Regarding the second question, there are many things that an athlete might mean by “Thank God for this victory.” First of all, it might not be meant to be taken literally. Thomas Hobbes (and later Ludwig Wittgenstein) viewed statements about God as figurative or emotive. They express awe, wonder, respect, admiration, and other emotions. They do not ascribe properties to objects (and hence are neither true nor false). But even if the statements are meant literally, there’s a plausible explanation of their meaning. The athlete isn’t saying, “God made me win,” but “I thank God for making it possible for me to win, i.e., for giving me life, health, and spirit.” The latter does not imply that God took sides in the contest.

I used to think like Gary West. Now I know why. I was being uncharitable.

Dog Update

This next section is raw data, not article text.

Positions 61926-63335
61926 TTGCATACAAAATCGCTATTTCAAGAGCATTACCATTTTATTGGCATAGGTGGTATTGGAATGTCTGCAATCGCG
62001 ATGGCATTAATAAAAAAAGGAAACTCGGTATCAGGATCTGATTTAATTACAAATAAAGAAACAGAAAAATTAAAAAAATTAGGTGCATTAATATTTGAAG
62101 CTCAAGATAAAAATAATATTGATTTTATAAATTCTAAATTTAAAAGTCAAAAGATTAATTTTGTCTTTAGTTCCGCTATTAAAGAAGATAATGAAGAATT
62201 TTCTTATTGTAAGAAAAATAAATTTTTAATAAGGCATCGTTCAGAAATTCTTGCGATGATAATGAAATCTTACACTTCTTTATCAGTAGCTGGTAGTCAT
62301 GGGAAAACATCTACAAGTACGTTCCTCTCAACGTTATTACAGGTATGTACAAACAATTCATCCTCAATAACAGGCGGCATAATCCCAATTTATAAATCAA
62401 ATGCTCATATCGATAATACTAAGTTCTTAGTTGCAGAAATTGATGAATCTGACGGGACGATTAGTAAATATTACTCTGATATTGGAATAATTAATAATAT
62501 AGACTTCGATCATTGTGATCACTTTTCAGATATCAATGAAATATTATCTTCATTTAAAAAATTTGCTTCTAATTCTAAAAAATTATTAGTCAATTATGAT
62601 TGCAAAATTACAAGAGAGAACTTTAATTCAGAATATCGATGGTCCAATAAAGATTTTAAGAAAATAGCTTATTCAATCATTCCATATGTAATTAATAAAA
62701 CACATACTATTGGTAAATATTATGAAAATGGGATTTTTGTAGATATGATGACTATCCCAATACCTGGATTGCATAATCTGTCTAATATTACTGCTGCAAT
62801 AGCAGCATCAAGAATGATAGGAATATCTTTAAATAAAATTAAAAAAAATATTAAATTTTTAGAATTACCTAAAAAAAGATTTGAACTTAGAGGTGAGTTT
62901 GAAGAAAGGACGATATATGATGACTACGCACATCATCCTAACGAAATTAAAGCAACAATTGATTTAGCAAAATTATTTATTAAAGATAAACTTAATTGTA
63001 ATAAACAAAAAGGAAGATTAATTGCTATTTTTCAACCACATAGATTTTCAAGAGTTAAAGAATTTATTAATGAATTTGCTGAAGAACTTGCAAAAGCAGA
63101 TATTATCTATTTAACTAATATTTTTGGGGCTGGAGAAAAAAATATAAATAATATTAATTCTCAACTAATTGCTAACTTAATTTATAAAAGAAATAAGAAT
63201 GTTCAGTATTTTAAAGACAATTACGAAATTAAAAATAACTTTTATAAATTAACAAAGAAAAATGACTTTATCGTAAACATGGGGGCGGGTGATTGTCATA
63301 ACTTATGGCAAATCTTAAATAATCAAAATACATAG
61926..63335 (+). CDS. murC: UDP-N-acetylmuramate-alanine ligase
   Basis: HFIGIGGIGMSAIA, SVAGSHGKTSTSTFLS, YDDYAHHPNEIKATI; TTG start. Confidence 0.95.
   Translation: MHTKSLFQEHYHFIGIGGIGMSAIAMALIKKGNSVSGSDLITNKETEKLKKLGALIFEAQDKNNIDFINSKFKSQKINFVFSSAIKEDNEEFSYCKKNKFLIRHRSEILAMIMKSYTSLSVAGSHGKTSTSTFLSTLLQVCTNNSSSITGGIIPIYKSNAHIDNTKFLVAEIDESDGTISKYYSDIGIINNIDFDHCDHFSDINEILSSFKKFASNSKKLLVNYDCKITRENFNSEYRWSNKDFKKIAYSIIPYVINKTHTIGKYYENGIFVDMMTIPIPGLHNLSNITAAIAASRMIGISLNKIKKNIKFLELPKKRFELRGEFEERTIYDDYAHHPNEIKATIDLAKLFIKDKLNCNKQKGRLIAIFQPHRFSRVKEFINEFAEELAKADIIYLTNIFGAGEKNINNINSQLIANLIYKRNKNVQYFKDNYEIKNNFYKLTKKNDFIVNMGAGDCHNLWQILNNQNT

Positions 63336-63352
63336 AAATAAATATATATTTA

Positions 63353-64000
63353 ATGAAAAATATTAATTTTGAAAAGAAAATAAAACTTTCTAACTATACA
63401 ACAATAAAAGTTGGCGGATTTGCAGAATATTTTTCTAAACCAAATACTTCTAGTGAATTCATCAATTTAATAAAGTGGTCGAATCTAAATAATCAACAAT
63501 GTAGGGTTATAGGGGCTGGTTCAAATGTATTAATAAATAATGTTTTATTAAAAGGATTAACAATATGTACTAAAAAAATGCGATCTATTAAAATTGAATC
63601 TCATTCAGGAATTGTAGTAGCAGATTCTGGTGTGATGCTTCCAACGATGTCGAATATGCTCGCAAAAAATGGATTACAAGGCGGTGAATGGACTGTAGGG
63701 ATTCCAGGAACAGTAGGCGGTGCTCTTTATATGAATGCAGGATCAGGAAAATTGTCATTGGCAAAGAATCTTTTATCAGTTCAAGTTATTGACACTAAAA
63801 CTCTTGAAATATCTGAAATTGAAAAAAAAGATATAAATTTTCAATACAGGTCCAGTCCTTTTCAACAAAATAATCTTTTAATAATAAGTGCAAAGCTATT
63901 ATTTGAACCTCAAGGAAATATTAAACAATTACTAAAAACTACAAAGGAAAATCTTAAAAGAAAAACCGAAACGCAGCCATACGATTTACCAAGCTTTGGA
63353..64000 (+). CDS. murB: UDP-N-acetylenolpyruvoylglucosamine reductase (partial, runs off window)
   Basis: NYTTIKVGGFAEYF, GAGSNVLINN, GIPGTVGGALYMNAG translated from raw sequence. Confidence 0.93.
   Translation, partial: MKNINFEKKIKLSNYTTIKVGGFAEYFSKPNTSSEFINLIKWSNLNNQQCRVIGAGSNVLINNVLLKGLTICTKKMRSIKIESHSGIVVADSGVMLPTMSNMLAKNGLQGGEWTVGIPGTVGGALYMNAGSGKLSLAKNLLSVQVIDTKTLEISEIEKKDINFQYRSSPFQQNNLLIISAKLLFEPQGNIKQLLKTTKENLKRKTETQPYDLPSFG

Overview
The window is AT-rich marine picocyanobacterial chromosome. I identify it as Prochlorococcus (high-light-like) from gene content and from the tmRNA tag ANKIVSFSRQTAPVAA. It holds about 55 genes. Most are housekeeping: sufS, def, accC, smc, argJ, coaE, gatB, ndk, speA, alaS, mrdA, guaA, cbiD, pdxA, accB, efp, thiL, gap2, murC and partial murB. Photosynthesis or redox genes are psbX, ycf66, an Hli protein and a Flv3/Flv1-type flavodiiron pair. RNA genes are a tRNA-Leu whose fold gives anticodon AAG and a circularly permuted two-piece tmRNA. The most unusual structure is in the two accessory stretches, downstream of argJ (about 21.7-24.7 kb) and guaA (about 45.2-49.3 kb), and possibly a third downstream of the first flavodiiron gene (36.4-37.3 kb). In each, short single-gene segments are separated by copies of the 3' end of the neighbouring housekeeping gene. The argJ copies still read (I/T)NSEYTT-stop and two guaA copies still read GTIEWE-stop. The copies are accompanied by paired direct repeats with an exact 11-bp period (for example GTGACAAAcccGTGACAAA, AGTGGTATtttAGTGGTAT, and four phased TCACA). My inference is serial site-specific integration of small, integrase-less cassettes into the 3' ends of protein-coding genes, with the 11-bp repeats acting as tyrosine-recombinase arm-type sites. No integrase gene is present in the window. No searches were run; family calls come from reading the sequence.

This past Monday, I wrote about my attempt to help an overheated dog. Two days later, during my next run, I noticed that both dogs, instead of just one, were moving about freely in the fenced yard. It made my day. Today, things were the same. It would be a post hoc, ergo propter hoc fallacy to infer that my talking to the owner caused him to untie his dog, but it’s possible that my intervention made a difference. Next time I see the man, I’m going to thank him. Or maybe I should leave well enough alone. What do you advise?

From Today’s New York Times

To the Editor:

Re “Generation Q,” by Thomas L. Friedman (column, Oct. 10):

I agree with Mr. Friedman’s perception of today’s college students as both optimistic and idealistic, but quiet? Not in the least.